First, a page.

This winter has been so disruptive to Ohio schools that state education officials are considering expanding the window for tests, and it has caused the Toledo Public Schools’ leader to consider a return to bus service for students.
Meanwhile, state lawmakers have proposed one-time legislation that would lower the minimum number of instruction days for schools that closed because of bad weather. That effectively would give districts four more “calamity days,” than the five most districts schedule.
The Toledo district has been off nine days as of Thursday, Superintendent Romules Durant said. Plans for how the district might make up that lost time depend on state action. TPS called for a two-hour delay this morning.
In the meantime, district officials announced last month they are preparing a contingency plan to make up several days using online coursework or, for students without home Internet access, take-home materials. It’s a concept called “blizzard bags” used by some schools.
While TPS obviously hasn’t been alone in closing for snow or cold, district officials have said some of their circumstances are unique, blaming budget cuts on the district’s limited bus service.
“We know that many of our kids are walking, which creates another hazard,” Mr. Durant said.
In 2010, TPS stopped busing high school students and reduced its transportation for elementary students to the state minimum of a 2-mile radius around elementary schools. Any elementary student who lives closer must find alternate transportation.
Many students take TARTA buses to school, but most walk.
Complaints about the lack of bus service started as soon as availability was reduced, but the long walks in snow and cold for many students have raised those concerns.
Today was a perfect example: The National Weather Service issued a wind-chill advisory between 9 p.m. Thursday and noon today, with projected wind chills between -10 and -20.
District officials have heard loud and clear community concerns about walking conditions for students, Mr. Durant said.
“I think based on the calamities, parents have really shown an appreciation for having transportation,” he said.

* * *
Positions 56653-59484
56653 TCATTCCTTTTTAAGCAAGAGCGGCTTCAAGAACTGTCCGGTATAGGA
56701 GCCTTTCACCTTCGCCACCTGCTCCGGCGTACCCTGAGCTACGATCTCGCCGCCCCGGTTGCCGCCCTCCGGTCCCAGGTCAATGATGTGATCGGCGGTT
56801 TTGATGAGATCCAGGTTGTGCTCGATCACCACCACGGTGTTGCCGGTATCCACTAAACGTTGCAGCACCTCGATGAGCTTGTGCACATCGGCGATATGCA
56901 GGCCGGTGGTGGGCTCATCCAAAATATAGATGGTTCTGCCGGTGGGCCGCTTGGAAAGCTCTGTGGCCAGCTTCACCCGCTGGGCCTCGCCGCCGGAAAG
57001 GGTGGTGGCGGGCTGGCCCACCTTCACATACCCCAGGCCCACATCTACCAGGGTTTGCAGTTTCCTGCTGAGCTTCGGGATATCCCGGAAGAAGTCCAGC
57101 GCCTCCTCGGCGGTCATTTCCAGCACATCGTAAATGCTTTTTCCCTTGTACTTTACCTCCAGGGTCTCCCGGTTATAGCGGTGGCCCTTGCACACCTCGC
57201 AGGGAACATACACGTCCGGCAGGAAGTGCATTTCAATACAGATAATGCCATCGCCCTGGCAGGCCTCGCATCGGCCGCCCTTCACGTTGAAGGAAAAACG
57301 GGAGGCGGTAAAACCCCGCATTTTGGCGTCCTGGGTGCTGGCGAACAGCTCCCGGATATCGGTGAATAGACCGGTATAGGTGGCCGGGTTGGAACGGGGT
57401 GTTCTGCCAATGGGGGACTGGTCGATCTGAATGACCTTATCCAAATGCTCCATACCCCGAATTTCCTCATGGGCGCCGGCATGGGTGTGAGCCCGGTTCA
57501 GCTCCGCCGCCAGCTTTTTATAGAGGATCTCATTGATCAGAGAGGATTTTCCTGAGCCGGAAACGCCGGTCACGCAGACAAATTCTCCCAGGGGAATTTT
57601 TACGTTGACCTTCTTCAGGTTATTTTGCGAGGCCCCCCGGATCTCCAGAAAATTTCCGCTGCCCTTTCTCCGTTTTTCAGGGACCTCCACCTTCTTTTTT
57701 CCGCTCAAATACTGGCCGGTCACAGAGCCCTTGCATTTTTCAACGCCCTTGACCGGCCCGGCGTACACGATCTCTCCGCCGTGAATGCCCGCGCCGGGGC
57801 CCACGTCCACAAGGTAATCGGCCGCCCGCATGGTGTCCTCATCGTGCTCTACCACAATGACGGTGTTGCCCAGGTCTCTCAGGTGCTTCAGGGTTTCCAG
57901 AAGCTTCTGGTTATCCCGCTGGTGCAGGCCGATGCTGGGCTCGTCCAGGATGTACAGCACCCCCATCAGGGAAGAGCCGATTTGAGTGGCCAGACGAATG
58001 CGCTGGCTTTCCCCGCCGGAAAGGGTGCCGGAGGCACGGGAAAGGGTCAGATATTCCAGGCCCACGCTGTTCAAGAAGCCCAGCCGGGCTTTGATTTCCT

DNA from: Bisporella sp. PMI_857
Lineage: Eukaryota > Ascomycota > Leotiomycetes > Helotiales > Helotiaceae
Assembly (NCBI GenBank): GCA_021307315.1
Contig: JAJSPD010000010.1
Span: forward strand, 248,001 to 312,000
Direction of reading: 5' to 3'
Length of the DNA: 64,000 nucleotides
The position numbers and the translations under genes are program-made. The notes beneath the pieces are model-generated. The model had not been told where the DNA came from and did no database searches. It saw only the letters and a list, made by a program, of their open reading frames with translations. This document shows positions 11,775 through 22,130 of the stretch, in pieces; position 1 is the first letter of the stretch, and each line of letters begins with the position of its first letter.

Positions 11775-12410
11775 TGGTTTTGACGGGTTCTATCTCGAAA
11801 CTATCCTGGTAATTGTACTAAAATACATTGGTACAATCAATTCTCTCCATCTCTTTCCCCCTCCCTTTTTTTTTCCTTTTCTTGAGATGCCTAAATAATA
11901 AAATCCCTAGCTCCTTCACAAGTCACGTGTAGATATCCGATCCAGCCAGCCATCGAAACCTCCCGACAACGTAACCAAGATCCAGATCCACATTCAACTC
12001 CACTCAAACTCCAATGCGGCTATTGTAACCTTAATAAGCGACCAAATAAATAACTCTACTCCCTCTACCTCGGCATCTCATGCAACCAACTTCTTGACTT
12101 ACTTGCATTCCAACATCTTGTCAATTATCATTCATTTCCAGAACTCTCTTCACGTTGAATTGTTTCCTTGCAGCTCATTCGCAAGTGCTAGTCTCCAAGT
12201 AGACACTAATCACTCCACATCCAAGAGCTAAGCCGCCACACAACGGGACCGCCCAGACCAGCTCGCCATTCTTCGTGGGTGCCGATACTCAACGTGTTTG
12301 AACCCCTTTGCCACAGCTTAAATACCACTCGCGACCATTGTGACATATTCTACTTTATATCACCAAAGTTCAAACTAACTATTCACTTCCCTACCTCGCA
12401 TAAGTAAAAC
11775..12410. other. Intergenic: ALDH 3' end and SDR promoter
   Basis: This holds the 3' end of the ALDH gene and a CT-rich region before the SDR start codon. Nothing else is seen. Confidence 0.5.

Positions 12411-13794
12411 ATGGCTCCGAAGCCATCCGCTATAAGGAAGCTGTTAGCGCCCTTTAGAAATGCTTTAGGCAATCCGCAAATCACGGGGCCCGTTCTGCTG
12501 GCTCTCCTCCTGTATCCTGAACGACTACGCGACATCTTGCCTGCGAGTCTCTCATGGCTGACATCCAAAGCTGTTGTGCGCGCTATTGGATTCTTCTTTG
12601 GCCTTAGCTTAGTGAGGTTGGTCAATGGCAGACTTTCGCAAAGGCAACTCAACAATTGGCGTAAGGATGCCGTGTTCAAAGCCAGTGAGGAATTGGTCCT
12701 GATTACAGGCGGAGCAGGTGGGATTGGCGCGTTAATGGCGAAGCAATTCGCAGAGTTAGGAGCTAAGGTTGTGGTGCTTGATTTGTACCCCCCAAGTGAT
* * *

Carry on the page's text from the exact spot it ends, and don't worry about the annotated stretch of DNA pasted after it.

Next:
Mr. Durant said he may consider a proposal to reinvest in student busing, a pricey proposition.
The cost to resume busing students within 1 mile of a school would be about $4 million, in part because TPS must offer the same service to parochial and charter schools within the district, he said.
That kind of an expense isn’t in the budget, Mr. Durant said, but it is worth considering.
While bus transportation is an expense only under consideration, school closures cost TPS in other ways. For example, its contract with its teachers’ union stipulates teachers are paid their daily rate for any days tacked on to the school year. Many area districts don’t carry that provision.
Washington Local teachers don’t get paid for extra days the district must make up, Superintendent Patrick Hickey said. For now, he’s hoping they won’t have to work for free.
He believes the state will add four calamity days. Since the district scheduled two extra days, they were allowed seven, and Washington Local has been out 11 days as of Thursday.
“We are feeling pretty confident that the legislature is going to give us the four days,” he said.
As of Thursday, Oregon City Schools had missed 13 days of school.
Superintendent Lonny Rivera said Oregon scheduled two extra days, so with calamity days, it would need to make up six days right now.
But with four possible extra calamity days, Oregon may have to make up fewer.
District officials await the action from state lawmakers before deciding how to make up the days.
District leaders considered “blizzard bags,” he said, but it had no curriculum developed and didn’t want to rush out work for students.
“We didn’t want to put something out there that just appeared to our community as just busy work,” Mr. Rivera said.
Attend Feb. 17
Bowling Green City Schools plans to be open Feb. 17, which is President's Day, to make up a calamity day.
The school board also approved the “blizzard bag” model to make up three days, with students either completing work online or at school within a two-week period.
The Otsego Board of Education voted Wednesday to add instruction days next Friday and Feb. 17, and on April 21.
The Perrysburg district, like Oregon, is waiting for state direction before it schedules makeup days. Superintendent Tom Hosler said that if more calamity days aren’t added, the school system would add days on June 6, 9, 10, and 11.
While the district wouldn’t have to pay teachers extra for those days, Mr. Hosler said Perrysburg is losing money during closed days because the food service department isn’t bringing in revenue but still has operational costs.
Staff writer Matt Thompson contributed to this report.
Contact Nolan Rosenkrans at:
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